As a doctor and a father, I’m ashamed of the horrific way my field abuses children with “gender-affirming” therapies.

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Twenty-five years ago, when I was a young medical student on one of my first hospital rotations, the soft-spoken chief medical officer who led our team asked us one day during tours: “what are all the drugs?” Met with blank stares, he then replied for us, “Poison. All medicine is poison.” He did not mean that the drugs we gave to our patients killed them, but that we had a responsibility to be careful when using them because they also have the potential to harm.

It’s a lesson many of my fellow physicians ignore in their opposition to burgeoning legislation in several states that would ban “gender-affirming” therapies for children with gender dysphoria, including Ohio HB 454, currently the subject of contentious debate in my home state. These therapies include hormones to stop puberty and change external sex characteristics, and surgeries to change the anatomy to that of the opposite sex. As a physician and a father, I have watched the role many in my profession have played in this debate with growing concern and dismay. The involvement of doctors in this type of therapy for children is horribly irresponsible and worthy of contempt.

The standard in medicine is that it is the responsibility of those offering a treatment to reliably demonstrate that the treatment is safe and effective. In the case of children with gender dysphoria, the medical evidence for hormone therapy and surgery is weak and conflicting, with poor quality studies that are riddled with flaws and biases. Additionally, data supporting the safety of long-term hormone therapy in these children is largely lacking.


Infertility is common after hormone therapy, and bone and cardiovascular health are also at risk. Crucially, there is also data showing that those who undergo surgical therapy are much more likely to suffer from lifelong mental disorders and even to commit suicide, and that these consequences may not become apparent until a decade or more after surgery. In recent years, a growing number of testimonies from children “transitioned” and then “detransitioned” into adulthood have illustrated the difficulty of reversing the effects that hormones and surgery have on bodies and minds. young people.

“I’m Not a Girl” is written by Maddox Lyons and Jessica Verdi about a transgender child.

Unfortunately, in a pattern that has become all too common in the age of COVID-19, American doctors advocating these types of treatments have grossly overstated their study results, downplayed any potential side effects, said the problem is “the settled science” and then used that statement as a cudgel to attack anyone who disagrees. In contrast, many of our European counterparts, including the UK, France, Sweden and Finland, have recently held back such therapy for children, acknowledging that the data is poor and the long-term side effects are not not clear.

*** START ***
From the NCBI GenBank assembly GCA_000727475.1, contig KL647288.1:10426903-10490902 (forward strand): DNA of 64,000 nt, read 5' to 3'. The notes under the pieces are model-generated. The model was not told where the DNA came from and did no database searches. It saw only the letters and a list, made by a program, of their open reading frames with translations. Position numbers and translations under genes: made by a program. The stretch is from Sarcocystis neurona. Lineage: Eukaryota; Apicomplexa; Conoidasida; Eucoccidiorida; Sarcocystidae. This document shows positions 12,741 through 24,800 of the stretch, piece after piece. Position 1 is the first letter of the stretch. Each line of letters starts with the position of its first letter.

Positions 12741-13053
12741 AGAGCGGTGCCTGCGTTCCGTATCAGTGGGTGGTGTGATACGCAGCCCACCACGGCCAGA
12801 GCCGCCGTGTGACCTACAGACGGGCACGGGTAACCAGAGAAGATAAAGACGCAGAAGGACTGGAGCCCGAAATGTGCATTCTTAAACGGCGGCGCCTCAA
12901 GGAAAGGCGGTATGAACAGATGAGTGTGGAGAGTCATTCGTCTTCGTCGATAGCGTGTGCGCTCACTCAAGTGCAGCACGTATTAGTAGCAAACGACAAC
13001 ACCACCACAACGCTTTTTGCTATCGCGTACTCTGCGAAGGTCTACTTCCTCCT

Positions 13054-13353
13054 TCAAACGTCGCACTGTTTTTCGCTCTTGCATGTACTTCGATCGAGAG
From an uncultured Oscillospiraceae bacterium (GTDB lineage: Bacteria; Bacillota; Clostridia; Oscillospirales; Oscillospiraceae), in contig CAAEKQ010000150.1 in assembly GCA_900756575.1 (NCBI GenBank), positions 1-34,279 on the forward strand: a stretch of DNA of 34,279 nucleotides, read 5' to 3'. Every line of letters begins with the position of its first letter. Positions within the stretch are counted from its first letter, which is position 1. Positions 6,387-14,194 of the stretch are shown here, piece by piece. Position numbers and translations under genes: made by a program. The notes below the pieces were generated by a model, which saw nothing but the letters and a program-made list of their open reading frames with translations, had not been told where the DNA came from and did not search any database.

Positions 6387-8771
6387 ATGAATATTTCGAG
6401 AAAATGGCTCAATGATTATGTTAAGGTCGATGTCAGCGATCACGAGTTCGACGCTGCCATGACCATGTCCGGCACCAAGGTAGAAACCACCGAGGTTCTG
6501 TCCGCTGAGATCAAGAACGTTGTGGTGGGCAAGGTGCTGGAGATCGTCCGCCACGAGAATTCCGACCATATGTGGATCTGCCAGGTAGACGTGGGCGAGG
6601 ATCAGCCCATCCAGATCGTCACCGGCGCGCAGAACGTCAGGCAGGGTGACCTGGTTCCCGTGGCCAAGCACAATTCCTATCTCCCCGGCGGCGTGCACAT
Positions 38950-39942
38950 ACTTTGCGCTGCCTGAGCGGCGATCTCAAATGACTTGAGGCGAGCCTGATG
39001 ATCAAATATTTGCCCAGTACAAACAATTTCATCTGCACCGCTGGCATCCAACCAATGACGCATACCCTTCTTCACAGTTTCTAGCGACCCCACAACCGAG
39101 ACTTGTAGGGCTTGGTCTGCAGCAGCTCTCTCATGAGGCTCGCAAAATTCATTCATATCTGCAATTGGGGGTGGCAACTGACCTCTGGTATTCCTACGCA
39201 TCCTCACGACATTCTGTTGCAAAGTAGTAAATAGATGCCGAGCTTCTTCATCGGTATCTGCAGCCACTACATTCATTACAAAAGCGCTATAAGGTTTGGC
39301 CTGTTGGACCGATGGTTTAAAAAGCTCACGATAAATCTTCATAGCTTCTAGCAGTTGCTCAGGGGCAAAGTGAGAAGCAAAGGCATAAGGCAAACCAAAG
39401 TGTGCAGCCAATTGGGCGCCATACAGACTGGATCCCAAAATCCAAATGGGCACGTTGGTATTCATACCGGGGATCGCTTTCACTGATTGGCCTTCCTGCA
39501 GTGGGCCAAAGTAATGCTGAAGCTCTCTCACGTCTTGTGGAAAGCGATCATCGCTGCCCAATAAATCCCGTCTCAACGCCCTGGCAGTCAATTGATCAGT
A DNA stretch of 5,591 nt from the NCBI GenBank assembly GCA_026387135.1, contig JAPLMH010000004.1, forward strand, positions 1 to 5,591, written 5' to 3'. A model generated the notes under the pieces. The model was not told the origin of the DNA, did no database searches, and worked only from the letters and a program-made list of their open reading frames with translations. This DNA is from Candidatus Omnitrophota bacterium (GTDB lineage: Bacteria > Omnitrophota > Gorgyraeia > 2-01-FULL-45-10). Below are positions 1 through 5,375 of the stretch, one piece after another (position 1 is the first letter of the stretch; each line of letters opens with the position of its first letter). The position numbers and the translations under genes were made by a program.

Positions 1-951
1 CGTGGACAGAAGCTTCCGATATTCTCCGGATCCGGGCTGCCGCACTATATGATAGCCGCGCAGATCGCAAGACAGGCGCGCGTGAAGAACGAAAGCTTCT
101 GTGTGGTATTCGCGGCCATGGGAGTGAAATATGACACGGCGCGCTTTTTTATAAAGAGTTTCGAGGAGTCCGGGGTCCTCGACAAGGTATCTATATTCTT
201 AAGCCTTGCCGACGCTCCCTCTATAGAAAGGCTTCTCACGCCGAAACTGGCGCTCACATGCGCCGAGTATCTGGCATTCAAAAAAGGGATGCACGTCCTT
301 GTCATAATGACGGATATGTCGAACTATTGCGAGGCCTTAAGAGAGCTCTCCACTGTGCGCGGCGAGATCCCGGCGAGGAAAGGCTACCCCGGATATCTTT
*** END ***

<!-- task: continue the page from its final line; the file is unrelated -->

In addition, children’s ability to consent to any medical treatment is limited by the state of their brain development. It’s long been known that the prefrontal cortex, the area of ​​the brain responsible for non-impulsive planning and decision-making, isn’t fully developed until around age 25. That’s why we don’t let all 10-year-olds eat ice cream. all day, why we don’t let 16 year olds buy booze and why rental car companies charge 21 year olds a young renter fee. Doctors who treat children with gender dysphoria know this well, but many inexplicably suspend this knowledge when it comes to life-changing hormonal and surgical therapy. In doing so, they betray the trust of vulnerable children and parents who have come to them for help.


There is even a growing chorus of voices within the transgender community itself who, unlike my ostensibly judicious colleagues, recognize these issues with childhood decision-making and have spoken out against such therapies for children. .

More fundamentally, the very notion of chemically and surgically altering a child because they feel like they are of the opposite sex flies in the face of some fundamental truths that humanity has traditionally taught its children. Namely that their feelings sometimes don’t reflect objective reality, that there are absolute constants in the world (one of them being their biological sex), and that their physical existence is not a mistake. The idea that their body is somehow “fake” is a message that should never be conveyed to a child.


Like anyone seeking medical care, children with gender dysphoria and their families deserve compassion and honesty from their doctors. What many receive instead are misleading and ideological recommendations, resulting in physical and psychological mutilation that is difficult if not impossible to reverse. It is a real poison for our profession, and it must stop.

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